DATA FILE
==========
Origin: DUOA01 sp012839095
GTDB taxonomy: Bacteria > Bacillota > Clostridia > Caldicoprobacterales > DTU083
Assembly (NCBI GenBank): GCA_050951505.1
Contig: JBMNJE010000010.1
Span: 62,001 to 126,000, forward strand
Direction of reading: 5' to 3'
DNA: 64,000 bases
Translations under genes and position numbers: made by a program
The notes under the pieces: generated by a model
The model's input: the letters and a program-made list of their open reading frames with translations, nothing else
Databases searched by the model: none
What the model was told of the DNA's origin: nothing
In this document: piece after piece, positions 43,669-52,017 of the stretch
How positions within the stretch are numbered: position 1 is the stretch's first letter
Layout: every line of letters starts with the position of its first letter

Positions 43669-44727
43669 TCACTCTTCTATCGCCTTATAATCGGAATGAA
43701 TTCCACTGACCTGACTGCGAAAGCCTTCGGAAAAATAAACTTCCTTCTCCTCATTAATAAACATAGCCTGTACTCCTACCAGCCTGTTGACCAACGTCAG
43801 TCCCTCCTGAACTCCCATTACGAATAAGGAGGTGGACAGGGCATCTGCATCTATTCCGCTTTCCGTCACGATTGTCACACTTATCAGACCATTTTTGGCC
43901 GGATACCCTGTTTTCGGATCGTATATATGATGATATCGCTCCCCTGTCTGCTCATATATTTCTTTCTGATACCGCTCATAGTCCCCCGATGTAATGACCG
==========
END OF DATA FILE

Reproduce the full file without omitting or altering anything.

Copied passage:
Origin: DUOA01 sp012839095
GTDB taxonomy: Bacteria > Bacillota > Clostridia > Caldicoprobacterales > DTU083
Assembly (NCBI GenBank): GCA_050951505.1
Contig: JBMNJE010000010.1
Span: 62,001 to 126,000, forward strand
Direction of reading: 5' to 3'
DNA: 64,000 bases
Translations under genes and position numbers: made by a program
The notes under the pieces: generated by a model
The model's input: the letters and a program-made list of their open reading frames with translations, nothing else
Databases searched by the model: none
What the model was told of the DNA's origin: nothing
In this document: piece after piece, positions 43,669-52,017 of the stretch
How positions within the stretch are numbered: position 1 is the stretch's first letter
Layout: every line of letters starts with the position of its first letter

Positions 43669-44727
43669 TCACTCTTCTATCGCCTTATAATCGGAATGAA
43701 TTCCACTGACCTGACTGCGAAAGCCTTCGGAAAAATAAACTTCCTTCTCCTCATTAATAAACATAGCCTGTACTCCTACCAGCCTGTTGACCAACGTCAG
43801 TCCCTCCTGAACTCCCATTACGAATAAGGAGGTGGACAGGGCATCTGCATCTATTCCGCTTTCCGTCACGATTGTCACACTTATCAGACCATTTTTGGCC
43901 GGATACCCTGTTTTCGGATCGTATATATGATGATATCGCTCCCCTGTCTGCTCATATATTTCTTTCTGATACCGCTCATAGTCCCCCGATGTAATGACCG